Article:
The FU-PLOT: A Graphical Method for Visualizing the Timing of Follow-Up in Longitudinal Studies

By Lesser, Martin L.; Kohn, Nina E. et al. | The American Statistician, May 1995 | Go to article overview

The FU-PLOT: A Graphical Method for Visualizing the Timing of Follow-Up in Longitudinal Studies


Lesser, Martin L., Kohn, Nina E., Napolitano, Barbara A., Pahwa, Savita, The American Statistician


1. INTRODUCTION

The longitudinal follow-up of patients is a feature of many clinical studies. To facilitate data collection and eventual statistical analysis, the investigator may try to collect follow-up data at scheduled times. However, irregular or incomplete follow-up is common, creating "holes" in a patient's vector of data points, which can complicate data analysis.

The reasons for incomplete data in such studies include: patient death or drop out, failure to undergo some follow-up evaluations, evaluations made at other than scheduled times, and patients entering the study at different times/ages with no data available prior to date of entry.

From a statistical perspective, incomplete or irregularly collected data present problems in carrying out statistical analyses. For example, missing data can complicate repeated measures analyses or analyses involving time-varying covariates.

In order to carry out longitudinal data analysis, the statistician, as well as the other investigators, must have some idea as to how regular or irregular the data collection has been in the set of patients to be studied. While this can be done by printing out a tabular summary of data, sorted by patient and by time within patient, a graphical display of this information may enhance the investigator's ability to judge the frequency and patterns of missing data so that an analytic strategy can be developed. This is particularly true when there is a large volume of data that may be more concisely displayed in a graph as opposed to a data listing.

In this article, we describe a graphical method for displaying data collection events over time that may help to visualize the volume and patterns of data and assist the statistician in preparing for statistical analysis in the presence of missing data or nonuniform data collection. We have coined the term FU-PLOT (for Follow-Up PLOT) to describe this class of graphical techniques for use with follow-up data. We have applied this technique to a longitudinal follow-up study of young children born to intravenous drug-abusing mothers who have human immunodeficiency virus (HIV).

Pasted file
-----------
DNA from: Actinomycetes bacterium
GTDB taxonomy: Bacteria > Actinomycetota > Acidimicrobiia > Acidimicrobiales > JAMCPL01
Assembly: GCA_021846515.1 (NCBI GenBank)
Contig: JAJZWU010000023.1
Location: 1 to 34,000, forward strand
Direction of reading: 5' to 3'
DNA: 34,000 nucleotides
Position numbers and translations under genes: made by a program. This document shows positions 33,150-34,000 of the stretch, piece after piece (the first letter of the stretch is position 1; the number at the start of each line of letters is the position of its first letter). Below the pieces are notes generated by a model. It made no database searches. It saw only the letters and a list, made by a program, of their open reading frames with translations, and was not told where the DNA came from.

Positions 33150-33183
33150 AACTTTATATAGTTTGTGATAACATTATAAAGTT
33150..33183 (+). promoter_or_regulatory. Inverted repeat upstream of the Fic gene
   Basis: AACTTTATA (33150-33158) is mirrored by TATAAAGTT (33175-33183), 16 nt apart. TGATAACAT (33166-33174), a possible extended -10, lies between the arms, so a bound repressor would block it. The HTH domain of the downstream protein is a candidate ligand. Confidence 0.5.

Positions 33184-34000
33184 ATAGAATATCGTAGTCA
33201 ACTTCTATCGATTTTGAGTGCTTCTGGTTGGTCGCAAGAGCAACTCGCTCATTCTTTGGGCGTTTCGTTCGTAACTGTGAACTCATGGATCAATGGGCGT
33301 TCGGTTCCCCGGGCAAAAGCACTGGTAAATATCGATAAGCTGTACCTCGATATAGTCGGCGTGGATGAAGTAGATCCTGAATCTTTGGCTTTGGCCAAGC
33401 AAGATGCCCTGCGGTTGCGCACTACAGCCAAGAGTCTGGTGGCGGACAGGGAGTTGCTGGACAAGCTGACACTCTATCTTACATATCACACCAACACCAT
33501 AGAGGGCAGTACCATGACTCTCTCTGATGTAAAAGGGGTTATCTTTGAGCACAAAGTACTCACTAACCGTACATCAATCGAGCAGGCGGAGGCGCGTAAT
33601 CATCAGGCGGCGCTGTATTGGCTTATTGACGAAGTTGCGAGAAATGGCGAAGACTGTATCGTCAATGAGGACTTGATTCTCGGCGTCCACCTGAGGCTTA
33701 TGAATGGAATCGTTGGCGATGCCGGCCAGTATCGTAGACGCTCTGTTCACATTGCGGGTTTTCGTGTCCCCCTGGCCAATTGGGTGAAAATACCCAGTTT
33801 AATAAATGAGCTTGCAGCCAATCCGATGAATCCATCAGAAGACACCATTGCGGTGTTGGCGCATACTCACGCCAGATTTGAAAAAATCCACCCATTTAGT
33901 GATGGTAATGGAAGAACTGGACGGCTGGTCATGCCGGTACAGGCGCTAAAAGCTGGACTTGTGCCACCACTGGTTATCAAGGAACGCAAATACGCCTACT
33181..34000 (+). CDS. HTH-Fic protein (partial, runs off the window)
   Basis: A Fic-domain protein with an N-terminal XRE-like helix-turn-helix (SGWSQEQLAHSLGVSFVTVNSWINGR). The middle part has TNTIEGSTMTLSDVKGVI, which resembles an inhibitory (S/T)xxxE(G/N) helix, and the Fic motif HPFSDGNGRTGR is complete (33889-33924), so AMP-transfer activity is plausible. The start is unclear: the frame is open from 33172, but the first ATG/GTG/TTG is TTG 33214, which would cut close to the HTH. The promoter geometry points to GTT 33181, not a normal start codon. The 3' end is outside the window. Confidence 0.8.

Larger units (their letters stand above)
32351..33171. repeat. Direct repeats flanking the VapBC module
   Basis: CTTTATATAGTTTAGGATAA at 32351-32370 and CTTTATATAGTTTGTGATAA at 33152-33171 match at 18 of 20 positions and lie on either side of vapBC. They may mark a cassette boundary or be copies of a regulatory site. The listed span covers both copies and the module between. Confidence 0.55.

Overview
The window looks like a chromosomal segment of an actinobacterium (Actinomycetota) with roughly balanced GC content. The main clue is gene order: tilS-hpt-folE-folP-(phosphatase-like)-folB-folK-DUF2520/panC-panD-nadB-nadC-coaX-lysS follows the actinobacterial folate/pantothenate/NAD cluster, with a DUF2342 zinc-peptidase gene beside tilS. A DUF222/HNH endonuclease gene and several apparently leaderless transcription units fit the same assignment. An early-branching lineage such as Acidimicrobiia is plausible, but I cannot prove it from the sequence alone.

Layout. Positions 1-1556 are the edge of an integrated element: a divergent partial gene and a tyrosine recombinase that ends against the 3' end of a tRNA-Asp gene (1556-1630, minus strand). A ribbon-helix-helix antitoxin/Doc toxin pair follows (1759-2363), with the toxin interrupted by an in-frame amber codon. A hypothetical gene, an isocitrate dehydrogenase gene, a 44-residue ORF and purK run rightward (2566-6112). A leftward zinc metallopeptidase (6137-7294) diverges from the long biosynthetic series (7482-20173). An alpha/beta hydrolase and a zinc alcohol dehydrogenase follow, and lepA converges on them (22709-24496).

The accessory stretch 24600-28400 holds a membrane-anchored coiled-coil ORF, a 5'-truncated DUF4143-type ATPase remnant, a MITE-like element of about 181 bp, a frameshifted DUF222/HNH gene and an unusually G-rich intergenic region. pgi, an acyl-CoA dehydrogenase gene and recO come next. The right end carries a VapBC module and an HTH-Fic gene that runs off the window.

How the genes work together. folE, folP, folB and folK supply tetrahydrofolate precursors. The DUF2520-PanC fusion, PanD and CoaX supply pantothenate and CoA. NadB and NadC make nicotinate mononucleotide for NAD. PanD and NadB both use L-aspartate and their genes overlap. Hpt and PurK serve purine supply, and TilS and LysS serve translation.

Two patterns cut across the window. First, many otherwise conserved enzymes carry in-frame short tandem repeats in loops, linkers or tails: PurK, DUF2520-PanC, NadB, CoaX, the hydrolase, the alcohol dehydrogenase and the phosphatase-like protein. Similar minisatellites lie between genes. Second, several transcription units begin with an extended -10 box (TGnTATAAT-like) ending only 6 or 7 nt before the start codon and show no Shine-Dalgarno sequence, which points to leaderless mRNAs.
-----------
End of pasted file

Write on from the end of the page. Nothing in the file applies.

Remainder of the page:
A related technique, the "EVENTCHART," has been published by Goldman (1992). Her graphical method mainly applied to the plotting of single or multiple outcome events (e.g., death, graft versus host disease, infection, etc.), whereas our method was designed to visually display data collection events (e.g., blood tests, X-rays, surveys, etc.) over time.

2. DESCRIPTION OF THE HIV STUDY

The data set was generated for a longitudinal follow-up study of children born to intravenous drug abusing (IVDA) mothers who are positive for HIV. It is entitled "HIV Infections in Children of IV Drug Abusers" and is funded by the National Institutes of Health, National Institute of Drug Abuse. Although the study was originally designed to follow newborns, it also consists of eligible children who entered the study at some time after birth. In this longitudinal study, a wealth of data is collected over time. Such data consist of basic clinical information, signs and symptoms of AIDS, and laboratory data.

The initial plan called for blood tests at six month intervals; in fact, blood tests are performed more frequently in some patients and less frequently in others. Also, not all patients enter the study at birth, because they are often referred from other hospitals when they exhibit signs or symptoms. There are also some patients who die or are lost to follow-up for whom no further data are collected.

One of the objectives of the study is to see how CD4+ T-cell subset levels and changes in levels correlate with disease progression and survival. Such questions can be addressed through simple univariate analyses, repeated measures analyses, autoregressive modeling, and proportional hazards modeling with time-dependent covariates. All of these analyses require that certain patterns of data availability exist in order that they be carried out. …

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